Accessibility and Copyright

Copyright laws are intended to incentivise the creation of books, journals, art, music, software and other forms of creative expression. They give the author of a protected work certain exclusive rights, most notably the right to authorise copying and communication of their works to others. Because copyright typically exists for 70 years following the death of the author, much of the content that people interact with online is protected by copyright. This includes websites, social media services and the contents of online databases.

In order to get lawful access to copyright-protected material you must either have the permission of the copyright owner or rely on an exception to copyright as defined in the legislation (in the UK this is the Copyright, Designs and Patents Act 1988). In the UK there are a number of exceptions for accessibility which allow changes to be made to copyright-protected material without the copyright owner’s permission.

Permission from a copyright holder usually comes in the form or a licence. This may be written in the terms of use of a website or a database. It might also come in the form of a Creative Commons Licence. These are licences which allow permissive reuse and in some cases adaptation of online content. However, there are instances where licence may provide permission to access content, but not in a form that is accessible to all.

In the UK it is permissible to make accessible copies in certain circumstances. For more information see the CopyrightUser exceptions for disability page.

Copyright and the mainstreaming of accessible learning technologies: working towards a good practice model that balances legal risk with access need.

Providing disabled people with access to resources is an essential aspect of inclusive practice. Not all people have the same needs, and not all resources are in a format that everybody can access. Technologies such as SensusAccess and Blackboard Ally enable the format shifting of textual documentation for those with print disabilities. Speech to text technologies such as Otter AI and YouTube subtitling are widely used for peoplw with hearing impairments and this is only set to improve with the rollout of the Public Sector Bodies (Websites and Mobile Applications) Accessibility Regulations (2018) (PSBAR) which obligates public sector bodies to provide accessible content by design for the benefit of everyone.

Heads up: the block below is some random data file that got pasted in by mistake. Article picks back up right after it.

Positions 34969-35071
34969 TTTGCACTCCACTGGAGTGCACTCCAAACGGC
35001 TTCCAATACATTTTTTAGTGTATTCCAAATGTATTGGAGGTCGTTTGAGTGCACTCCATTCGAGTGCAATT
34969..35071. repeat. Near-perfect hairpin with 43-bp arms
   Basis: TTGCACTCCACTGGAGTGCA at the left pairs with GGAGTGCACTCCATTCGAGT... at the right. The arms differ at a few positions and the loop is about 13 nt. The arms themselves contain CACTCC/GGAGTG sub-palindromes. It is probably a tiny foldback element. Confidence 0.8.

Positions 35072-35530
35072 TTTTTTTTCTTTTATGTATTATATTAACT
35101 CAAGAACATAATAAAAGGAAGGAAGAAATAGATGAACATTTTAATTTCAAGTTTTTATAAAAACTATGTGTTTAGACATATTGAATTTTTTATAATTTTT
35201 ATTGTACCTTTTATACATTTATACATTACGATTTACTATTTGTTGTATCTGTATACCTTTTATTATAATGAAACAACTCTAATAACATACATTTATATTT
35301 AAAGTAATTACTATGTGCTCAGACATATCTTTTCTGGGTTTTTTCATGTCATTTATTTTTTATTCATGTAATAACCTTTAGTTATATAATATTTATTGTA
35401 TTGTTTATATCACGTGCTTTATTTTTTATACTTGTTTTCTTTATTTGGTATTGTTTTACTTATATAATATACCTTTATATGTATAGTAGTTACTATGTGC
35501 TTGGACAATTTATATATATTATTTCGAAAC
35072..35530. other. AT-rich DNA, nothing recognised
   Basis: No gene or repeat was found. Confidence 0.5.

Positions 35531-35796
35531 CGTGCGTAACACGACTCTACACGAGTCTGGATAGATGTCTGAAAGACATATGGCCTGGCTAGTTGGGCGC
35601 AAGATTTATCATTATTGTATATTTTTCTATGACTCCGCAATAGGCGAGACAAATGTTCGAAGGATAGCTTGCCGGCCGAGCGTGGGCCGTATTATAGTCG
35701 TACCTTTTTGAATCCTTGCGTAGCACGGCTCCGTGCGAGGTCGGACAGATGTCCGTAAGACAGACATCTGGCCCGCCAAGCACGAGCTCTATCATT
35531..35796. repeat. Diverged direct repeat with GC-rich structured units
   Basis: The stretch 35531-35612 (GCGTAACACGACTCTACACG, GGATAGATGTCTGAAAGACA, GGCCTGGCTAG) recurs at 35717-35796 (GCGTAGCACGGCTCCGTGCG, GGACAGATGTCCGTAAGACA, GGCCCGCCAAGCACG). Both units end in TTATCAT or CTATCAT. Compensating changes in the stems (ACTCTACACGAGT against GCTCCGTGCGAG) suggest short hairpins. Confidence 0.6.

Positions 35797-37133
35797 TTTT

However, the act of adapting resources protected by copyright is not technically permitted without the permission of the copyright holder or unless specific copyright exceptions apply. Copyright exceptions enacted in 2014 to support those with disabilities were welcomed (MacMullen, 2014), but only provide a legal defence to people whose “disability prevents [them] from enjoying the work to substantially the same degree as a person who does not have that disability” (CDPA, 1988). This has been supported at an international level by the agreement of the Marrakesh Treaty in 2013 (WIPO). Despite these positive developments, public sector bodies still face the issue that mainstreaming of accessible technology is good for everyone and is required by accessibility regulations, nevertheless brings with it the risk of legal action for copyright infringement.

The University of Kent is seeking to work through issues of accessible content and legal risk. This includes:

  • The mainstreaming of accessible information delivery; including the University-wide rollout of Blackboard Ally for all students regardless of print disability status. This builds on the work already undertaken to offer SensusAccess for all staff and students, avoiding white lists and trusting users to act responsibly in accordance with a copyright disclaimer attached to each service.
  • Application of a risk-managed approach to copyright when providing accessible resources. This follows the creation of a copyright policy in 2014 which specifically acknowledged that staff and students may legitimately use material in certain circumstances even when explicit permission from the copyright holder had not been received.
  • Development of a copyright literacy strategy which explicitly addresses accessibility. This strategic approach to copyright education involves aligning formal and informal responses to copyright issues with the institution’s strategic objectives.

Resources and References

Policy Connect. (2018). Accessible VLEs – Making the most of the new regulations. [Online]. Available at [Accessed 7 March, 2020].

Copyright, Designs and Patents Act (1988). [Accessed 29 April 2020]

Lexdis Digital Accessibility Toolkit (Accessibility and Copyright) [Accessed 29 April 2020]

MacMullen, R. (2015) Beyond the lens to the new disability exceptions: additional needs and authorised bodies. Library and Information Research 39

Morrison, C. (2019) Introducing the Kent Copyright Literacy Strategy [Accessed 29 April 2020]

UK Government (2018) Public Sector Bodies Accessibility Regulations [Accessed 29 April 2020]

Marrakesh Treaty to Facilitate Access to Published Works for Persons Who Are Blind, Visually Impaired or Otherwise Print Disabled, WIPO (2013) 

University of Kent Copyright Policy (2016) [Accessed 29 April 2020]